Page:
Fume can be fatal

Scientific research shows that exposure to all welding fume can cause lung cancer, and it has also been linked to kidney cancer. Businesses need to take responsibility for the safety of their employees and ensure that effective engineering controls are provided to control fume from welding activities.


As part of the campaign, we are conducting a root and branch survey of people who are, or were, exposed to welding fume. This is so a case can be made to the government that conditions associated with welding fume should be treated as a notifiable disease so that those affected can receive proper compensation.


There are estimated to be up to 80,000 welders in the UK. And every day these workers come into contact with welding fume.

Whether it is a full-time occupation, or just part of a job function, it has been shown that welding fume can be harmful to health, and in 2017 the International Agency for Research on Cancer (IARC) officially confirmed that welding fume can be carcinogenic.

Just before lockdown the Health and Safety Executive (HSE), the UK government agency responsible for workplace health and safety classified welding fume, including welding fume from mild steel welding, as a carcinogen and revised its guidance for workers’ protection.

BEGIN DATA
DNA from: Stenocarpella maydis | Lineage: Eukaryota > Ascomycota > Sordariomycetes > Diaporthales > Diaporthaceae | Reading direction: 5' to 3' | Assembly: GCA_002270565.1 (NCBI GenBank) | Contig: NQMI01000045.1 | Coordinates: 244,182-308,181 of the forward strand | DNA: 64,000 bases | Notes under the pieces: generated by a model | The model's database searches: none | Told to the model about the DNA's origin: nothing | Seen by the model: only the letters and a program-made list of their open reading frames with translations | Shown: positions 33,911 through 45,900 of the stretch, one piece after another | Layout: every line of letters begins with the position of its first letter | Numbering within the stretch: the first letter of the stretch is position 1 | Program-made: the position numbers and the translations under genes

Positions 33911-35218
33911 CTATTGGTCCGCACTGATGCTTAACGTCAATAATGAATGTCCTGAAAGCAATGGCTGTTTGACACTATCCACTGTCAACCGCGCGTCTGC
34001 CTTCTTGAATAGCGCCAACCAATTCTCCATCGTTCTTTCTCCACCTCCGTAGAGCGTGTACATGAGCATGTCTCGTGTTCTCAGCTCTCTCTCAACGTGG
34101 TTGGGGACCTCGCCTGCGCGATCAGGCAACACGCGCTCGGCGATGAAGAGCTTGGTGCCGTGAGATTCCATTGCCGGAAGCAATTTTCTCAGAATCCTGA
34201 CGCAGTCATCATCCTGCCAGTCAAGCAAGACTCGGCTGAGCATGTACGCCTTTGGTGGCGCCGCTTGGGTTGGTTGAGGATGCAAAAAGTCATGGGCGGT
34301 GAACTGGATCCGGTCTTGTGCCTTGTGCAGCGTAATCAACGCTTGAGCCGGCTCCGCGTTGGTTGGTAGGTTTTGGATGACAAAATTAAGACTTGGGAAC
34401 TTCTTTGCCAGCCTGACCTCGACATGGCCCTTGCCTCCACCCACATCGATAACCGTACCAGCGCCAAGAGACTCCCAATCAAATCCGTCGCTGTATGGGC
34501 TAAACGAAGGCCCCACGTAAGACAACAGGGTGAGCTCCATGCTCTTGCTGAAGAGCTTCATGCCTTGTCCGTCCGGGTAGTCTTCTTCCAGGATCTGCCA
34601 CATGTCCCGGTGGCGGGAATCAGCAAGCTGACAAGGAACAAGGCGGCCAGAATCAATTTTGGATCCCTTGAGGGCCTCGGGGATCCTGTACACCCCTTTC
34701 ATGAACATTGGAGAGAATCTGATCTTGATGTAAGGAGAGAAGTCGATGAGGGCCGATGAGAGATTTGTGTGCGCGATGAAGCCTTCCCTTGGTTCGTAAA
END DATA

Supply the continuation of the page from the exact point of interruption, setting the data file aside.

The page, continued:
Welding fume is mainly generated during electric welding with arc temperatures of more than 15,000°C. Under these conditions particles are produced that, without special protective measures, can be inhaled. Some welding fume is easy to see but much is invisible.

In 2018, the IPA Journal published a study showing a greater risk of lung cancer for full-time welders as well as for the people who had welded occasionally. The risk increased in both groups with increasing duration of employment, but was lower for occasional welders. The risks vary from industry to industry, depending on the type of work and materials.

For example, welders in shipbuilding, construction, machinery manufacturing and the repair of transport equipment have a higher risk of lung cancer than welders in vehicle manufacturing.

All businesses undertaking welding activities should ensure effective engineering controls are provided and correctly used to control fume arising from those welding activities.

Where engineering controls are not adequate to control all fume exposure, adequate and suitable respiratory protective equipment (RPE) is also required to control risk from the residual fume.

If you think you may have been exposed to a cancer- causing agent, it is important to speak with your doctor.

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